I also don't buy the Freedom of Speech argument. No one is saying there can't be M rated games, just that Kids can't buy them.

    They should be carding for games and R rated movies.

    Restricting who can hear speech IS restricting freedom of speech.

    If you're at a protest criticizing the government, and they take you and put you in a tiny little soundproof room and say "You're still free to say whatever you want" your free speech is still being restricted, because people who may want to hear your message can't hear it.


    The comparison to cigarettes and alcohol, made many times in this thread, is still absurd. Comparing a physical product that causes proven physical damage to a piece of art is ridiculous.

    What a bad analogy. That doesn't even relate to the issue. It'd work only if kids couldn't PLAY the games at all. We're talking about buying here.

    Shouldn't you be protesting the fact that we can't yell bomb or fire in public space? That's censorship, right? Because, as you, said, every single form of restriction is censorship.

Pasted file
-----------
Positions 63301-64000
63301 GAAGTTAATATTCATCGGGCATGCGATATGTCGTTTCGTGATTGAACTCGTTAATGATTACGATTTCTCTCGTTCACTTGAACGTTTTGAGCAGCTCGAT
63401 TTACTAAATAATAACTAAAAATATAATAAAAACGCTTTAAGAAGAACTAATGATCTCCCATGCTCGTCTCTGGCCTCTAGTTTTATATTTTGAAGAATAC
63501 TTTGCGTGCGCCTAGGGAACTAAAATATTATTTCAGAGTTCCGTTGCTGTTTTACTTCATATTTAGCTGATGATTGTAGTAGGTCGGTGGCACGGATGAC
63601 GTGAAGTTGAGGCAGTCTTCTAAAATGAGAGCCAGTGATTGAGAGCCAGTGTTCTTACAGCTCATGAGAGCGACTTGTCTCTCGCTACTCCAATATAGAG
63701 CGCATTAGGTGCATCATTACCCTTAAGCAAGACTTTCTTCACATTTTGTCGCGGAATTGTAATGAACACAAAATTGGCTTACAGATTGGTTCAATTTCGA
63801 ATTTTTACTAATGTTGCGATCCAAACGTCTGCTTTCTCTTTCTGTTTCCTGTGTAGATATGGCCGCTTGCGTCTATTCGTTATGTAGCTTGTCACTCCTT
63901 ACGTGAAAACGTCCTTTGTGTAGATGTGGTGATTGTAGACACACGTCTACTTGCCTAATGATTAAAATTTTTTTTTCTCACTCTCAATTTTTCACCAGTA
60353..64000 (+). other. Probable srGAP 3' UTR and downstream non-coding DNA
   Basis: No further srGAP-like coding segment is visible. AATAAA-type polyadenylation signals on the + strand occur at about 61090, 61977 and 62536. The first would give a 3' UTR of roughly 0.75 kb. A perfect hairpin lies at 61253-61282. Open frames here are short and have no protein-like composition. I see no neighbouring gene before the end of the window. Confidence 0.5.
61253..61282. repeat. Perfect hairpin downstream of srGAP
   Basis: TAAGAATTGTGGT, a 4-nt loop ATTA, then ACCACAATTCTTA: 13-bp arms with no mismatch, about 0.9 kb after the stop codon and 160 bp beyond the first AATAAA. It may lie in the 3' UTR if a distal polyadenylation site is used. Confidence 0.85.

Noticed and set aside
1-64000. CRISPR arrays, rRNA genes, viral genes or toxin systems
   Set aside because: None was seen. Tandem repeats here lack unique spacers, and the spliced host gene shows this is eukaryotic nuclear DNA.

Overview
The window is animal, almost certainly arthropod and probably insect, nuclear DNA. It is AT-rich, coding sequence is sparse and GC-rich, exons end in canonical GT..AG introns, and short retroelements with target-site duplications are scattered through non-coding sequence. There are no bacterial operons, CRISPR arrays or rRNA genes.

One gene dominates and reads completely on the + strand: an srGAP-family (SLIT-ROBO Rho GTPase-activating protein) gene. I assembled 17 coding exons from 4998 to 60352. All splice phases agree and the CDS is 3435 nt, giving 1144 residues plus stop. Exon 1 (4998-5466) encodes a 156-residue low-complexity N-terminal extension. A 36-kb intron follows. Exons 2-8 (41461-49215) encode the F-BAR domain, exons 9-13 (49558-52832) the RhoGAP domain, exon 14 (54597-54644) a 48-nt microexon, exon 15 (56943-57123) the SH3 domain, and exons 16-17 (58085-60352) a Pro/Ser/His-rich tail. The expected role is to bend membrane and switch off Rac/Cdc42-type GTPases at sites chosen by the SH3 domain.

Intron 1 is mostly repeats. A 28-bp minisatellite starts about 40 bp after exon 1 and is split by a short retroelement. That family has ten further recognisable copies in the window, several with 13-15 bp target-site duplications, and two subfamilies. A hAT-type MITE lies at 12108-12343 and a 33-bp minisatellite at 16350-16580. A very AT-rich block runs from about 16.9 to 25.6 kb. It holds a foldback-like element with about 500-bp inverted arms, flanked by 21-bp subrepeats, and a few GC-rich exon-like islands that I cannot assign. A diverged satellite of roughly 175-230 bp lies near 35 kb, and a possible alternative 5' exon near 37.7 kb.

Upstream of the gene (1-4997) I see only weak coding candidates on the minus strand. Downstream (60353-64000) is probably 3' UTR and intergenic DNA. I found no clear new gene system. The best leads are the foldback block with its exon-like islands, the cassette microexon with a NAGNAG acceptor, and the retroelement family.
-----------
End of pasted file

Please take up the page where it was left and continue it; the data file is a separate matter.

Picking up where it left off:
Man, that was covered on the first goddamned page of this thread, and 20 more times after that. Those restrictions are based on an immediate and physical threat to the surrounding populous, which has absolutely nothing to do with vidya games, until a study comes out proving that the instant a 12-year-old loads up GTA4 he must go on a murderous rampage.

    As far as buying vs. playing, it's an important distinction, but I still don't think it magically makes it constitutional to limit how speech may be purchased and consumed.

    Bomb and Fire aren't a immediate threat if you're just kidding around in an airport and saying to the guy checking your luggages: "DON'T WORRY THERE'S NO BOMB HURR HURR". Nobody will panic if you're not yelling, but man, you are NOT getting on that plane.

    The point is that M-rated games have content that is not suitable for kids, hence the rating. I don't see any problem with restricting their ACQUISITION (and nothing more). It's exactly the very very very same as porn and R-rated movies. I'm totally for kids under R or 18 not being able to get R-rated movies or porn by themselves.

    I guess only porn with a plot should be given to minors, since it could be argued that they have artistic merit.